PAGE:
1.Al Qaeda honchos offered “tributes”

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Palestinian children play on a Palestinian flag during a Fatah rally in the West Bank town of Nablus in this file photo. An Al Qaeda document says Fatah gave a monetary tribute to Al Qaeda for jihad.
(Nasser Ishtayeh/AP/File)

Like tribute money offered to Mafia dons, funds were offered to Al Qaeda out of fear. One letter in the new trove explores whether Al Qaeda leaders should accept such money. It notes, for example, that Fatah, the largest faction of the Palestine Liberation Organization, “has offered us funds, purportedly to [support] jihad, but there is another reason, namely their fear of becoming targets of our swords.”

On the plus side, the author notes that “these funds would go towards the purchase and manufacture of weapons.” It also points to insider fighting, noting that these funds might be used to counter the influence of Hamas, “who fear the growth of our influence and dominion.”

2.Time to invest?

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A scene from the trading floor of the Dubai Financial Market.
(Jumana El Heloueh/REUTERS)

One letter writer seeks specific advice from top Al Qaeda leaders, including Mr. bin Laden. “Is it permitted to invest funds in the stock market, buying and selling shares, for the goal of supporting the jihad, or investing some donation-derived funds in stock markets and shares?” he wonders.

The response is not included in the released documents, though Al Qaeda operatives are alleged to have used stock markets to attempt to raise money. According to the US Department of Justice, one Al Qaeda operative with links to bin Laden lost some $20 million through a Chicago futures brokerage firm.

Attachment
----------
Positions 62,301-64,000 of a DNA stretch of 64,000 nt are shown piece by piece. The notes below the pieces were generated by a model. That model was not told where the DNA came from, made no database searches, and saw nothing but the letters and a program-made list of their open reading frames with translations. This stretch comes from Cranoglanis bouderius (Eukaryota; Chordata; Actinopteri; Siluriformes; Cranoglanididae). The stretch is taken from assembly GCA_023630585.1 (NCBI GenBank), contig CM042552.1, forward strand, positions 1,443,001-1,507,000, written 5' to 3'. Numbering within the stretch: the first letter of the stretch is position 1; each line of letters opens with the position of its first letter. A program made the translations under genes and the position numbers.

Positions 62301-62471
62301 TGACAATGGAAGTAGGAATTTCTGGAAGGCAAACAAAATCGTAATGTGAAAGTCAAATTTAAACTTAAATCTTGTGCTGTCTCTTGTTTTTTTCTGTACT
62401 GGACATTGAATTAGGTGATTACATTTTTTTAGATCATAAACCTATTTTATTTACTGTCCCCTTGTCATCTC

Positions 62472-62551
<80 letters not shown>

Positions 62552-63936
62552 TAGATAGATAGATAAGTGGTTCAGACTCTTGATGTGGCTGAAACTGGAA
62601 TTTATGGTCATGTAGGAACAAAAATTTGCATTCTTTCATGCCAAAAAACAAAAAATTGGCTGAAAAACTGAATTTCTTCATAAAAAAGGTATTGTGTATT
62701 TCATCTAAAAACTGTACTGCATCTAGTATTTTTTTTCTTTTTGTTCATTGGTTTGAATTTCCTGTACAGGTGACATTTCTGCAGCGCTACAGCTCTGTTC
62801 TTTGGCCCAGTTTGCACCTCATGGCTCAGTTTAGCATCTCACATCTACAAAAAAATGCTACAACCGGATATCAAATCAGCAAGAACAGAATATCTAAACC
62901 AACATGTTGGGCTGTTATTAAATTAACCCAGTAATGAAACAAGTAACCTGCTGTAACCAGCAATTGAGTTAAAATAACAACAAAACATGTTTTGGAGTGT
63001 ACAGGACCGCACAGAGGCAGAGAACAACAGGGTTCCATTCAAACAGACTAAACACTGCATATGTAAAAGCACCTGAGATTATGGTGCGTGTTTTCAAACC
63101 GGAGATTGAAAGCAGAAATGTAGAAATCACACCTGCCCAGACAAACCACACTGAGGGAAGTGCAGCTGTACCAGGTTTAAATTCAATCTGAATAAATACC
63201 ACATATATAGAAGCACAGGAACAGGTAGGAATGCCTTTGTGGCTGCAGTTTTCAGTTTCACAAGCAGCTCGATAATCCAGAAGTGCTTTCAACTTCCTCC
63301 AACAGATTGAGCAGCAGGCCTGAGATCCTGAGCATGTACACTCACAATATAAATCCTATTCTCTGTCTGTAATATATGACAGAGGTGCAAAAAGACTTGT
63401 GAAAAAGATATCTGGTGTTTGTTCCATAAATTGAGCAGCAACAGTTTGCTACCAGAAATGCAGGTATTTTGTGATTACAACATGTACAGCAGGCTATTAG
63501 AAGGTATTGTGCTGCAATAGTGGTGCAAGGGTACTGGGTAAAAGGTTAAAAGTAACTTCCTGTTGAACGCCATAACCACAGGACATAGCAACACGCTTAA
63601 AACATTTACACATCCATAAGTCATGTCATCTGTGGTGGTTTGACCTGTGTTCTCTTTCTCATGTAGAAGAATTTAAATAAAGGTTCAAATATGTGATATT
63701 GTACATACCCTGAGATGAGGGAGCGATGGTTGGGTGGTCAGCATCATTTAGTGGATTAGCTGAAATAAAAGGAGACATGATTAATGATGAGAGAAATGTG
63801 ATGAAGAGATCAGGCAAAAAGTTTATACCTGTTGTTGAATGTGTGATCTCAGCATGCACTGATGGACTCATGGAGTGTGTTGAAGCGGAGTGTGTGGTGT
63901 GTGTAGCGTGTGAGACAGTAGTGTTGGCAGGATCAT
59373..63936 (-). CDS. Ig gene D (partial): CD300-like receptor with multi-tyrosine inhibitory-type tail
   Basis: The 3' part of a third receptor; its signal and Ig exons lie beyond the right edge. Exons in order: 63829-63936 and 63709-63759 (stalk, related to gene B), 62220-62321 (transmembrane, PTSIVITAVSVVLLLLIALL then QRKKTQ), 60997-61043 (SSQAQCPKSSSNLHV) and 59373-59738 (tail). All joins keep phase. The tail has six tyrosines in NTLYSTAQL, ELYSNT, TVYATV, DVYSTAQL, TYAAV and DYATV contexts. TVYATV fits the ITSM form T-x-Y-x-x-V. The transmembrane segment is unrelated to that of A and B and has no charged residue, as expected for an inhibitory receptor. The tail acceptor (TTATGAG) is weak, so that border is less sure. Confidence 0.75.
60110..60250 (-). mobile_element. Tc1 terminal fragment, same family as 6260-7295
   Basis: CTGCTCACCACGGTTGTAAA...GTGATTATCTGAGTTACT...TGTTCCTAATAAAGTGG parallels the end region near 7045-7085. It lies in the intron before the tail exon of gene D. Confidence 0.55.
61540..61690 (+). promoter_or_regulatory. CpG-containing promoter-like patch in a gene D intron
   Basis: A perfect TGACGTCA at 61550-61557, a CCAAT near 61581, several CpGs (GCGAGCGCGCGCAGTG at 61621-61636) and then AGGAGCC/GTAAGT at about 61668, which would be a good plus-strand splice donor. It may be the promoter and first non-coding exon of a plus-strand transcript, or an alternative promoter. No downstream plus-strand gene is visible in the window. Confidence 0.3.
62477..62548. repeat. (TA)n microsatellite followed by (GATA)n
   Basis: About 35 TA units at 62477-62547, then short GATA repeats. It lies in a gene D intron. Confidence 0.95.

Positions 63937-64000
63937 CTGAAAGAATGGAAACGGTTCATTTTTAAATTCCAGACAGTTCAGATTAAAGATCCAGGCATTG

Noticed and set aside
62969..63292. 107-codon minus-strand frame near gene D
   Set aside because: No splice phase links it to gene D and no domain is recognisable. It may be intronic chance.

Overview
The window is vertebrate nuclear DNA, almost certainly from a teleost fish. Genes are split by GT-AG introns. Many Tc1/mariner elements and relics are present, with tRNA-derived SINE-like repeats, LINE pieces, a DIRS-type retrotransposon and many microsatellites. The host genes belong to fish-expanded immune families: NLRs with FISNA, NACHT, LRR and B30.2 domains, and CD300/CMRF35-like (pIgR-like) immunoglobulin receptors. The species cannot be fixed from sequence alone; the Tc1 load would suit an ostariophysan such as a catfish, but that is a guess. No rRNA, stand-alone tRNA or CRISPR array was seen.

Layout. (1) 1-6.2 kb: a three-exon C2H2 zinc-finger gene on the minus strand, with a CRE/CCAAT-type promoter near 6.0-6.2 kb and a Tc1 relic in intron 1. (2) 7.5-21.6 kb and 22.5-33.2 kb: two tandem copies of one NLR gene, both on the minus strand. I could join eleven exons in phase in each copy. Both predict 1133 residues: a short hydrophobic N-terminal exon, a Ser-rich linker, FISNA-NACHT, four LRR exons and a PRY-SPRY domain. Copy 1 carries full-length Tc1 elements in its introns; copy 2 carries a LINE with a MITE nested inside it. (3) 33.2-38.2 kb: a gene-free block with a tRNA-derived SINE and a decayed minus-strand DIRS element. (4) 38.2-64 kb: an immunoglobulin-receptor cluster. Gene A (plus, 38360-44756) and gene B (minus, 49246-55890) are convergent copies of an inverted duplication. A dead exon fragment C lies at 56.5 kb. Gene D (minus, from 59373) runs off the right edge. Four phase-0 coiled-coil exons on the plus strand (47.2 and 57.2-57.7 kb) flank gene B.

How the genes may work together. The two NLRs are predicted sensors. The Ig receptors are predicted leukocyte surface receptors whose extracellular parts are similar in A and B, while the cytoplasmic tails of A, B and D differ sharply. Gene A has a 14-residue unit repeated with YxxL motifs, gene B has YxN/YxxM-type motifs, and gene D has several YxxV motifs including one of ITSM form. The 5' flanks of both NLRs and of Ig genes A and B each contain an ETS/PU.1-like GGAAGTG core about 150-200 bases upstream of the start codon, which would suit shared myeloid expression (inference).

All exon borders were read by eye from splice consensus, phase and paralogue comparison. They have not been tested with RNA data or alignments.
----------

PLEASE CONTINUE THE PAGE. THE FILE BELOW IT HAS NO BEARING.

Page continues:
3.The dilemma of drug money

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An Afghan policeman destroys an opium poppy field in Alingar, Laghman Province, east of Kabul, Afghanistan.
(Rahmat Gul/AP)

“Is it permitted to strike drug traffickers, eliminate them, and kill them, or not?” is the straightforward query of an Al Qaeda member. He struggles with the ethics of using money gained by such means, because drug use is forbidden in Islam. But he also notes a “technicality.” Perhaps, he wonders, it is “permitted to take funds which they have gained from drug trafficking” for the use of “luring fallen addicts to serve as double agents against the Jews” or “bringing down Jewish soldiers, particularly border guards, by means of drugs.”

4.Misgivings about suicide bombing

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Residents stand outside a closed gate, near the site of a suspected suicide bomb attack in the outskirts of Peshawar, Pakistan.
(Fayaz Aziz/REUTERS)

One letter to the leader of the Pakistani terrorist group Tehrik-e-Taliban, which was responsible for the shooting rampage in Mumbai, takes him to task for using citizens “as shields without basing their action on the Shari’a” law.

It also decries the “killing [of] the normal Muslims as a result of martyrdom operations that takes place in the marketplaces, mosques, roads, [and] assembly places.” Included in the letter is a “short list on what is acceptable and unacceptable on the subject of kidnapping.” It urges the emir to “take the necessary action to correct your actions and avoid these grave mistakes; otherwise we have to take decisive actions from our end.”

5.The Sunni-Shiite divide

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Pakistani Shiite Muslims shout slogans as a protest against the killing of their community members by gunmen in Quetta, Pakistan, earlier this year.
(Arshad Butt/AP)

The letter writer to bin Laden notes that among the groups with whom they are considering cooperating, “some of their people have adopted Shiite thought, God forbid.” Al Qaeda is comprised of Sunni Muslims who see Shiites as heretics.

But he notes, again, the practicalities of such an arrangement. “They have offered funding to use, in exchange for which we are to work with them… as a sort of propaganda; the catch being that we would conduct the operation with funding through them, and afterwards it would be announced that we cooperated with them.”


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